The conductors used in an assembly can be constructed of just a single solid strand of conductive material or they can be constructed of many smaller conductors. Stranded conductors were developed as a means of overcoming the rigidity of solid wires and come in many variations, and the application of the assembly will determine which type of construction to use. For any given size conductor, the higher the number and the smaller the diameter of the strands, the more flexible the conductor.
Figure 1: Example of a stranded conductor (right) and a solid conductor (left). Both of the examples above are bare copper (no additional plating).
Each conductor of the cable assembly should be designed for the specific use it will be expected to see. For instance if a conductor is to provide power, the amount of current it will carry needs to be considered before determining the size of the conductor to use. If a conductor will be expected to allow for the transmission of a signal, the speed of the signal and the length of the assembly need to be considered to determine the correct construction of the conductor.
Insulators are available in either Thermoset or Thermoplastic compositions, and as is true with the conductor construction, the material, thickness, and type used for the insulator of the primary conductors will be determined by the application that the cable assembly is to be used in. Materials are available to meet a broad range of applications and environments. Some of the critical areas to address are is the operating temperature that the assembly will be exposed to, the type and level of voltage that the assembly will be expected to carry, how harsh of an environment will the assembly be installed in, and what types of chemicals/fluids will the assembly be subjected to, are all considerations that need to be addressed.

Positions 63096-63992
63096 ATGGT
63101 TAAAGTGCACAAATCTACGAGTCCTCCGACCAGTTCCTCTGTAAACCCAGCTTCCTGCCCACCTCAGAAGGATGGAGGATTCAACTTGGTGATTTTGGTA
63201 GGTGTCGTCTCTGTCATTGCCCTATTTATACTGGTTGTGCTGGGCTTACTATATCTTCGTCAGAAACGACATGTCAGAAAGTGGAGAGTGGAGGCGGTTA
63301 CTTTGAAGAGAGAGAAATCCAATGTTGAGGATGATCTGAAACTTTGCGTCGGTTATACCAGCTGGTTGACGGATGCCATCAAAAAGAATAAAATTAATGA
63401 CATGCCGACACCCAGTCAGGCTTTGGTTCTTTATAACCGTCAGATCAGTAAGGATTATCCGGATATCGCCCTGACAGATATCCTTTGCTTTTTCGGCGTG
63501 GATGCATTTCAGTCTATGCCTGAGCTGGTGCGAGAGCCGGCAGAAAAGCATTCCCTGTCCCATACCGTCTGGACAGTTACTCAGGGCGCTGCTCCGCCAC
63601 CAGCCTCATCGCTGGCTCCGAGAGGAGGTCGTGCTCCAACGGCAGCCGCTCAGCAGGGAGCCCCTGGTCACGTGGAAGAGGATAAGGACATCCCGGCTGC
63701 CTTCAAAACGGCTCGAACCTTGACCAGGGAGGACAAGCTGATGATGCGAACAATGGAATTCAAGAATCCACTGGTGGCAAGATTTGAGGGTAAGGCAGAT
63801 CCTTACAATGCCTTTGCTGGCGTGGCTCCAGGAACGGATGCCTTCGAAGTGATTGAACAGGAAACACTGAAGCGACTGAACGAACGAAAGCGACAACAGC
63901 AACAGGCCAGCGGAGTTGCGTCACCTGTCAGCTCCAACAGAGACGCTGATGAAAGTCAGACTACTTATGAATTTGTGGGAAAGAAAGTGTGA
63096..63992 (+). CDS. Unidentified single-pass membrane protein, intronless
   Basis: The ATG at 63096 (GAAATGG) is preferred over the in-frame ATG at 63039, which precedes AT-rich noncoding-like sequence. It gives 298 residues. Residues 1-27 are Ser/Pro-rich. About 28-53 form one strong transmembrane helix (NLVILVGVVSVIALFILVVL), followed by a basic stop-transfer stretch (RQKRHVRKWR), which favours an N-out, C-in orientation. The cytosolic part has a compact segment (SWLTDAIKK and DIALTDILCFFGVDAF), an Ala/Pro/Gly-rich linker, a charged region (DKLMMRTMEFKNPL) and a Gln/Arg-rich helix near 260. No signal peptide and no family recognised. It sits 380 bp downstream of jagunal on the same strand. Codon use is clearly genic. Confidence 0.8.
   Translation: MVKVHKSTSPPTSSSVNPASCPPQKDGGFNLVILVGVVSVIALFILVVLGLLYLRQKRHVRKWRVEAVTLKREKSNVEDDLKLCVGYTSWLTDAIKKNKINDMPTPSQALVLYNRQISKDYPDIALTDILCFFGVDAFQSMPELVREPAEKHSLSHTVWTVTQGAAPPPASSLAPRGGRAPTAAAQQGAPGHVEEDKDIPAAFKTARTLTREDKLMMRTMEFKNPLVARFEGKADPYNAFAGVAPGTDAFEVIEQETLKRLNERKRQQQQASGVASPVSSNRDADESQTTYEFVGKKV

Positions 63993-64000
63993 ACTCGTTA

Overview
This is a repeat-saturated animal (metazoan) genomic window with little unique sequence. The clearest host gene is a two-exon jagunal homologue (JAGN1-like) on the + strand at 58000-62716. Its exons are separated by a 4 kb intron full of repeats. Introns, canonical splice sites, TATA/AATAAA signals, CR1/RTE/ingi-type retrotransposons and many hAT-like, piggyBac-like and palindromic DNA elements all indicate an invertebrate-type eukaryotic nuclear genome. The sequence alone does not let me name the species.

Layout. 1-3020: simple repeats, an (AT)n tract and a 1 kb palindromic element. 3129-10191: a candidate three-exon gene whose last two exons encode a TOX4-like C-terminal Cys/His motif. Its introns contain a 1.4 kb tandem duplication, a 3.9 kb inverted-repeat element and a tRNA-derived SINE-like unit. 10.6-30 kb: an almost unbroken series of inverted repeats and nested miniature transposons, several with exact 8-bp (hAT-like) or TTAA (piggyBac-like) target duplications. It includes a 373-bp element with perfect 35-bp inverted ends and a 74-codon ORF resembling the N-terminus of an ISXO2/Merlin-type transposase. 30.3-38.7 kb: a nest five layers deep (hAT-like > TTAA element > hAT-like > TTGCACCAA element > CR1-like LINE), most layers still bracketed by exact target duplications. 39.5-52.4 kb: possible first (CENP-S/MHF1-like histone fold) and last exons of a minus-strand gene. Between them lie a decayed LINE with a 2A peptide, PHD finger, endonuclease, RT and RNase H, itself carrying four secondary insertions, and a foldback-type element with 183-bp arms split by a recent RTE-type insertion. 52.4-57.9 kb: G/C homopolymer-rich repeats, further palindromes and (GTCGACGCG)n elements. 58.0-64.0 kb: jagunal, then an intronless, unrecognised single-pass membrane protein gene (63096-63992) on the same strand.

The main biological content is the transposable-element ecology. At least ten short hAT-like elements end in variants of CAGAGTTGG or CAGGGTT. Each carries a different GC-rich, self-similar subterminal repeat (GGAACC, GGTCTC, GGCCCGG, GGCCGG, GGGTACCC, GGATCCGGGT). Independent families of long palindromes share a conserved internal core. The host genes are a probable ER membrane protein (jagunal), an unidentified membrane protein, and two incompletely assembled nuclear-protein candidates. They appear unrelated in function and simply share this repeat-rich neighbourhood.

Materials are available that allow the operation of an assembly in temperature extremes of -65°C to +200°C or higher. A factor that needs to be addressed when thinking about temperatures is whether the assembly will be in a dynamic or a static state, meaning will the assembly be subject to movement and if so at what temperature. An assembly that will be in a dynamic state at extreme temperatures will need more rugged compounds to enable it to function properly.
The amount of current or voltage that the cable assembly will be required to carry will also determine the type of insulation to be used. There are insulations that are not able to handle high currents for extended periods of time.
If higher speed signals are to the transmitted, some insulations will be "foamed" by using either a chemical foaming process or a gas injection foaming process. This foaming process will alter the insulation by creating air bubbles in the insulation allowing the passage of the high speed signal without being impeded.
The primary insulation can be colored and marked for identification purposes in cables with more than on conductor. Coloring is completed by using a colorant that is mixed with the compound during the primary extrusion stage. An additional method of identification is by either printing a number on the insulation or by applying a stripe, which can be longitudinal, spiral, or in the form of ring-bands.
Twisting/Cabling of Conductors